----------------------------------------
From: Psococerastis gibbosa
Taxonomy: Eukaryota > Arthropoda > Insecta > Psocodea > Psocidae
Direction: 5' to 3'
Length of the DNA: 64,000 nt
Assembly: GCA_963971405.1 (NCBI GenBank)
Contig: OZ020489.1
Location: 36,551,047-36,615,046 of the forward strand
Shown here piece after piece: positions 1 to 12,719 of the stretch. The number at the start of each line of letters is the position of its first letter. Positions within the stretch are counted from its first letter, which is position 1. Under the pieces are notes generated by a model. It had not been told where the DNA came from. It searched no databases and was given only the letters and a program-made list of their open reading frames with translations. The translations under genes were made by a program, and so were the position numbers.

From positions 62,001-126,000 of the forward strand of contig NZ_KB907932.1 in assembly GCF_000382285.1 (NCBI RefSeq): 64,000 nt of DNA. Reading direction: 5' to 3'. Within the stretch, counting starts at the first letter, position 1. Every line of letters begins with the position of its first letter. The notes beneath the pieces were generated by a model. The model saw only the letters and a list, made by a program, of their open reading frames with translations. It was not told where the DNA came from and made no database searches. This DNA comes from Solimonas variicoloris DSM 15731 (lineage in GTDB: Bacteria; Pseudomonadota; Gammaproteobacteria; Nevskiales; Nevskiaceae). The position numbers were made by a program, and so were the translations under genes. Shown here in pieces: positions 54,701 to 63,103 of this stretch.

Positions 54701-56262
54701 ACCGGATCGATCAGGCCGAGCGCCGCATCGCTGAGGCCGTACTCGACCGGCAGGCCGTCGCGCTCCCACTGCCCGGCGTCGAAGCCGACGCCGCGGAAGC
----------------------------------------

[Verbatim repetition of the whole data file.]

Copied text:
From: Psococerastis gibbosa
Taxonomy: Eukaryota > Arthropoda > Insecta > Psocodea > Psocidae
Direction: 5' to 3'
Length of the DNA: 64,000 nt
Assembly: GCA_963971405.1 (NCBI GenBank)
Contig: OZ020489.1
Location: 36,551,047-36,615,046 of the forward strand
Shown here piece after piece: positions 1 to 12,719 of the stretch. The number at the start of each line of letters is the position of its first letter. Positions within the stretch are counted from its first letter, which is position 1. Under the pieces are notes generated by a model. It had not been told where the DNA came from. It searched no databases and was given only the letters and a program-made list of their open reading frames with translations. The translations under genes were made by a program, and so were the position numbers.

From positions 62,001-126,000 of the forward strand of contig NZ_KB907932.1 in assembly GCF_000382285.1 (NCBI RefSeq): 64,000 nt of DNA. Reading direction: 5' to 3'. Within the stretch, counting starts at the first letter, position 1. Every line of letters begins with the position of its first letter. The notes beneath the pieces were generated by a model. The model saw only the letters and a list, made by a program, of their open reading frames with translations. It was not told where the DNA came from and made no database searches. This DNA comes from Solimonas variicoloris DSM 15731 (lineage in GTDB: Bacteria; Pseudomonadota; Gammaproteobacteria; Nevskiales; Nevskiaceae). The position numbers were made by a program, and so were the translations under genes. Shown here in pieces: positions 54,701 to 63,103 of this stretch.

Positions 54701-56262
54701 ACCGGATCGATCAGGCCGAGCGCCGCATCGCTGAGGCCGTACTCGACCGGCAGGCCGTCGCGCTCCCACTGCCCGGCGTCGAAGCCGACGCCGCGGAAGC